Ms. Denise M. Dytrych Palm Beach County Attorney

Attorney General of Florida — Opinion
July 17, 2002

RE: COUNTIES ROADS WATER AND SEWER SYSTEMS PUBLIC FUNDS COUNTY FUNDS use of county funds to repair and maintain privately-owned roads and related infrastructure and privately-owned water and sewer systems. Art. VII, s. 10, Fla. Const.

County funds, services for private communities

Robert A. Butterworth Attorney General

Ms. Denise M. Dytrych Palm Beach County Attorney Post Office Box 1989 West Palm Beach, Florida 33402-1989

Dear Ms. Dytrych:

On behalf of the Palm Beach County Board of County Commissioners, you ask the following question:

May the county commission expend public funds to provide private communities with services such as the repair and maintenance of privately-owned roads and related infrastructure (e.g. sidewalks, street lighting, stormwater systems and landscaping) and water and sewer systems?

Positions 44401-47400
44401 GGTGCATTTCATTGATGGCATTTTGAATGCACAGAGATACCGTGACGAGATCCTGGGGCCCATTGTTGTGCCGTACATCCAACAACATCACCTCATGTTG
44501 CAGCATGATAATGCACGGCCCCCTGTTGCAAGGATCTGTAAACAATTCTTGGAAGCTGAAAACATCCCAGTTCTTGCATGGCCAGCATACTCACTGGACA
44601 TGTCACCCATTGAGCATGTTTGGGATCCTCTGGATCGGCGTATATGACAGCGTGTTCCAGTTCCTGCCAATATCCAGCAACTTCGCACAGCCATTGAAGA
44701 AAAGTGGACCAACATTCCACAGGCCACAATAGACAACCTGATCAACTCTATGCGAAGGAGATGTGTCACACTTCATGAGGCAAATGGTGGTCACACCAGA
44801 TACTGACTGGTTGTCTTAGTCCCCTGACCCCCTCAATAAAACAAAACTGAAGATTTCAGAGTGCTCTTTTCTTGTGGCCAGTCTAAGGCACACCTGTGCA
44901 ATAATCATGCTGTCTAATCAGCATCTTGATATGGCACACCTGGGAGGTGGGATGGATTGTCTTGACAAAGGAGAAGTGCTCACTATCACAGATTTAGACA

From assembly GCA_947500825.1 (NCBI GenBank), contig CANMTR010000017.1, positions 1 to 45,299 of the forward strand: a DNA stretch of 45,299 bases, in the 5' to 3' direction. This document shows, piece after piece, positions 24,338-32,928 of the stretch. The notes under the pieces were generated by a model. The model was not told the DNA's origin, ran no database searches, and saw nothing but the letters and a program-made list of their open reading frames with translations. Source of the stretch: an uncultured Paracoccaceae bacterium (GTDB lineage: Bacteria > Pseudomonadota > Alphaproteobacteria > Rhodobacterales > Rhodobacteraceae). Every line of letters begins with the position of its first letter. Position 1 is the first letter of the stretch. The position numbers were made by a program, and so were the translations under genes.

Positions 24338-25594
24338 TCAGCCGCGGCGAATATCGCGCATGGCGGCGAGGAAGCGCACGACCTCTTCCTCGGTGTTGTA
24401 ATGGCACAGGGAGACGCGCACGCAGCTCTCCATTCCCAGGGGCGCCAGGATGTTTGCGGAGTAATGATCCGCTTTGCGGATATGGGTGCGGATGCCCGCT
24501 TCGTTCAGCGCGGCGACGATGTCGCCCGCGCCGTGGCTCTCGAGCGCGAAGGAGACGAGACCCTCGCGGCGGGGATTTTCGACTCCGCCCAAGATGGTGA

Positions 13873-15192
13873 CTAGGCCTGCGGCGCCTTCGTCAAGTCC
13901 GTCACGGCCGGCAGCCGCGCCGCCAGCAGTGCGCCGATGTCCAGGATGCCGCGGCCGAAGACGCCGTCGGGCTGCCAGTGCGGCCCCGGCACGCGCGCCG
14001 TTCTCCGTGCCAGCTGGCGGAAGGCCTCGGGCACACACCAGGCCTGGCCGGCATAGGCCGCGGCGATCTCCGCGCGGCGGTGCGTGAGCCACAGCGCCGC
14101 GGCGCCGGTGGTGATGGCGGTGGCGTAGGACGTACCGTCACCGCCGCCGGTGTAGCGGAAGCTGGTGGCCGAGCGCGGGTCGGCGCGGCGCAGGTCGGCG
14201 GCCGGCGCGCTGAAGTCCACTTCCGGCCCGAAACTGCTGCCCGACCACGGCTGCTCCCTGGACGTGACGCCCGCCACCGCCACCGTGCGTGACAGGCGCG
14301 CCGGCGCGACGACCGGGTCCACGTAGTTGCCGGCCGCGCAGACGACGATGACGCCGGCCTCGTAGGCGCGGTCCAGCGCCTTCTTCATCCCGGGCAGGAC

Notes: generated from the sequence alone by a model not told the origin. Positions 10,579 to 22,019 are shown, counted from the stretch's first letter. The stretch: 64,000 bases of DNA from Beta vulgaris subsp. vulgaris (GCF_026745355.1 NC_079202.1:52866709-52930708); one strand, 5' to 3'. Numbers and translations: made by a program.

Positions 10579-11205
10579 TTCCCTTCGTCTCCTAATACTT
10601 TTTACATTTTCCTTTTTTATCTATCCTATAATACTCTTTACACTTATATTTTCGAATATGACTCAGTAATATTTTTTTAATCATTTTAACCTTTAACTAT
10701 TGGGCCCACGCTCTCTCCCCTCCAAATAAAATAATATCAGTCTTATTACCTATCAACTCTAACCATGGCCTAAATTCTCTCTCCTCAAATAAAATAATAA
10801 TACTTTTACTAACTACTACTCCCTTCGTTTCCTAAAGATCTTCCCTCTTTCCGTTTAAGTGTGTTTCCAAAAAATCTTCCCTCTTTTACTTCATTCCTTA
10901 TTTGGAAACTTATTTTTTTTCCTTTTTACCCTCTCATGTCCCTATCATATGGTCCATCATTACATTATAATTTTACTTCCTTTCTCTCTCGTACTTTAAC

In sum:

Generally, county funds may not be used to maintain or repair privately-owned roads and related infrastructure or privately-owned water and sewer systems in private communities. The county, however, may furnish such services if provision is made for payment of all actual costs by the owner or owners of the private road or water or sewer system to the county and it is determined that such a program serves a county purpose.

Article VII, section 10, Florida Constitution, prohibits the state and its subdivisions from using their taxing power or pledging public credit to aid any private person or entity. The purpose of this constitutional provision is “to protect public funds and resources from being exploited in assisting or promoting private ventures when the public would be at most only incidentally benefitted.”[1] However, if the expenditure primarily or substantially serves a public purpose, the fact that the expenditure may also incidentally benefit private individuals does not violate Article VII, section 10.[2]